- Meet Consumers/Patients
|Your Voice on Capitol Hill|
Your Voice on Capitol Hill
Joy McVey Hugick, Oley Ambassador
Oley members play an important role in the public policy process, whether we’re describing the consumer experience to legislators drafting new laws or explaining how changes in regulations or standards will impact our lives to regulators who are charged with implementing laws once they’re passed.
One way Oley members advocate for home parenteral and enteral nutrition (HPEN) therapies is through the Digestive Disease National Coalition (DDNC), which is a non-profit organization that focuses on improving public policy related to, and increasing awareness about, digestive diseases. Established in 1978, DDNC includes patient and professional organizations.
Last October, Oley was represented by several of its ambassadors, members, and staff at DDNC’s first-ever Fall Public Policy Forum in Washington, D.C. The fall forum provided an opportunity for targeted and strategic outreach to congressional members on key health committees or with an interest in health care issues and medical research.
Thirty patient/consumer advocates, health care providers, professional society representatives, and industry members assembled to network and discuss legislative and policy issues of interest to the digestive disease community. We received advocacy training and broke into teams with complementary priorities to develop strategies for conducting effective congressional visits. We then swarmed Capitol Hill to meet with and educate congressional members and their staff on issues such as The Medicare Home Infusion Site of Care Act (S. 275/H.R. 605), The Functional GI and Motility Disorders Research Enhancement Act (H.R. 2311), funding for the National Institutes of Health (NIH), and other relevant topics.
The impact of these meetings has already been realized in two very tangible ways. First, Congress passed a consolidated appropriations bill for FY 2016 that included funding NIH at $32 billion, an increase of $2 billion above FY 2015 and the largest increase to their budget in twelve years. Second, after one of our groups met with the legislative director for Congressman Keith Rothfus (R-PA-12), Mr. Rothfus became a co-sponsor of The Functional GI and Motility Disorders Research Enhancement Act. Both of these actions demonstrate how valuable advocacy efforts can be. We can make a difference!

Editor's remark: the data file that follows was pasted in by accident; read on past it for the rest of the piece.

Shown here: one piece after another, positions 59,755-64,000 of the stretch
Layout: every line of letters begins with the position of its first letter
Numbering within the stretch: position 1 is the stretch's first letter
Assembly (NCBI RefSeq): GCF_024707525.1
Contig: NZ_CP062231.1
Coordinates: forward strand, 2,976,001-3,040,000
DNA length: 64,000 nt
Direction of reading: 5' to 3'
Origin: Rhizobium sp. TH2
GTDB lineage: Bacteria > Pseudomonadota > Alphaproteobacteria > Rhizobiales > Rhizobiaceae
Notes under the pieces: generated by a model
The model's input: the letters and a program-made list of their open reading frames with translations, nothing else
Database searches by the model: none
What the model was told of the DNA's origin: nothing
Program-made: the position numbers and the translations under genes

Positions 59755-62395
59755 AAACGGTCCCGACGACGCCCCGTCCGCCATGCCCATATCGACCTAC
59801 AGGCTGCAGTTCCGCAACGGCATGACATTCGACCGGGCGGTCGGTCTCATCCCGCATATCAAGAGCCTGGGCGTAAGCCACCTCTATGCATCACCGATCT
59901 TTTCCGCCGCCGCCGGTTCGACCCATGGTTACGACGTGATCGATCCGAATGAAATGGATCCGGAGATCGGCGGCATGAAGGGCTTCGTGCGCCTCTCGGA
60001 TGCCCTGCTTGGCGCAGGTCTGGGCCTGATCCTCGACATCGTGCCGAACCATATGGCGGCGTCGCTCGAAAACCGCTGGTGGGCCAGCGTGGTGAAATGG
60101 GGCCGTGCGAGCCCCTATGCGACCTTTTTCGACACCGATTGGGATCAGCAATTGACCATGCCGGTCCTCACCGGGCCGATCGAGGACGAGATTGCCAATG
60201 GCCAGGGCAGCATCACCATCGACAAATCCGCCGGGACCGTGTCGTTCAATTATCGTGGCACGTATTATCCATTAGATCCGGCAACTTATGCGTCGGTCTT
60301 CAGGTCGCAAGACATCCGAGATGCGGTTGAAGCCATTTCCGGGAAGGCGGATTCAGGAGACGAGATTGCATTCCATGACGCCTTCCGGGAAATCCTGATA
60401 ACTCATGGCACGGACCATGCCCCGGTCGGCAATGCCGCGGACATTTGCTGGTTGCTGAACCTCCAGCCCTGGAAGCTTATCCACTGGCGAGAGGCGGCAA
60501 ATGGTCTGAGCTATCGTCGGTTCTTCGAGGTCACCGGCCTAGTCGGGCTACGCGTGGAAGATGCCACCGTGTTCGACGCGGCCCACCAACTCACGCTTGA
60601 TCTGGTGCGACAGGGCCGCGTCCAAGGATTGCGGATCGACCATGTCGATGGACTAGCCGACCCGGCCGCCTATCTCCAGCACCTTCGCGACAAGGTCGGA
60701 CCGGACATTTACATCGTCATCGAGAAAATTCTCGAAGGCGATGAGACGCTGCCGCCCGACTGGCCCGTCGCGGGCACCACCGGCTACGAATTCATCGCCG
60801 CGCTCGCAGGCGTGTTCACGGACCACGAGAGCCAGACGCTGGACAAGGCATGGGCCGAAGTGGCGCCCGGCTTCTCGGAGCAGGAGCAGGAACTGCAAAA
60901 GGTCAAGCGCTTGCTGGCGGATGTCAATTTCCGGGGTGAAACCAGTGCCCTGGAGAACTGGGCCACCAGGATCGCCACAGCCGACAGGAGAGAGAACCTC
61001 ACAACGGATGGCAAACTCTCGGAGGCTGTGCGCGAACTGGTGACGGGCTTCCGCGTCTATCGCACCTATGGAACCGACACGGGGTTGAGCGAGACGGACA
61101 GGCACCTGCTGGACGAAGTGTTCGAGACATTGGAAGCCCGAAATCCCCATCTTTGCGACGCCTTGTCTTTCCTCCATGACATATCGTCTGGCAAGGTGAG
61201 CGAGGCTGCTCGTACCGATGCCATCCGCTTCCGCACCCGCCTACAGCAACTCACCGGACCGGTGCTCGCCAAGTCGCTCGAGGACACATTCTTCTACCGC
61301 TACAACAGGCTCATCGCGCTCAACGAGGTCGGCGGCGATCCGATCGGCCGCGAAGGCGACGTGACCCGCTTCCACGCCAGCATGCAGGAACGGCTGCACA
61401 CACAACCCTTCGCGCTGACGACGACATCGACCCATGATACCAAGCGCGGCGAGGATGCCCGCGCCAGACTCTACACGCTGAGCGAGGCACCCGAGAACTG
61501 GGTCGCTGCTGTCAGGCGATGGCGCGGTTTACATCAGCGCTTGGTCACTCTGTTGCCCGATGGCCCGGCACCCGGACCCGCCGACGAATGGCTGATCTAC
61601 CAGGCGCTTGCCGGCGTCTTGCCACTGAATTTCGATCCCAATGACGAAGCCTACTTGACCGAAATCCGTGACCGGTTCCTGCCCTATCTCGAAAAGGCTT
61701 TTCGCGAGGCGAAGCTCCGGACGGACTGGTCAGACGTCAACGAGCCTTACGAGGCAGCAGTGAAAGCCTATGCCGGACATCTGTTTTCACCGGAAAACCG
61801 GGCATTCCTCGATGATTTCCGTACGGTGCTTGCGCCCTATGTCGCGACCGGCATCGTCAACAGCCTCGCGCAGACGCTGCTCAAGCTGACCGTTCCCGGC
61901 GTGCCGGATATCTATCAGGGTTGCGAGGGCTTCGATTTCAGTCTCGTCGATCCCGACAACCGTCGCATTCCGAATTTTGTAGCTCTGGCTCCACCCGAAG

Spring into Public Policy
DDNC hosted its 26th Annual Spring Public Policy Forum in March in Washington, D.C. One hundred fifteen participants, including nearly forty patient/consumer advocates, were placed into teams by geographic region and visited one-hundred congressional offices spanning twenty-five states. Again, Oley was well represented.
This year’s theme, “The Value of Patient Engagement in Quality Care,” was emphasized through the legislative priorities highlighted and the messages presented to the groups before the teams dispersed to visit the Hill. Oley Ambassador Lynn Wolfson was invited to share her story of living with Hirschsprung’s disease and doing advocacy work. This was a meaningful experience and Oley participants plan to attend future DDNC policy forums.
Have your voice heard to help improve outcomes for the digestive disease community by participating in future DDNC events. For more information, see www.ddnc.org.
Using Your Voice Locally
If you’re not inclined to travel to D.C. or aren’t impacted by digestive diseases, your voice is still very important. We are united by HPEN therapy, regardless of our diagnoses, and we all face challenges regarding access to care and availability of treatment options.
Participating in Oley’s advocacy efforts is a great opportunity to have our voices heard and allows us to play an integral role in the public policy process. You can meet with your members of Congress in their field or district offices and get to know their staff. It’s helpful to have those relationships, especially in the future when you’re asking for their support on legislation, or a regulatory or personal issue. You may also participate in stakeholder meetings to provide the patient/consumer perspective via the Internet or phone when an event is taking place in Washington, D.C., or elsewhere. If you are interested in participating in Oley’s advocacy efforts, check the website and Facebook page regularly; updates are posted as policy initiatives arise.
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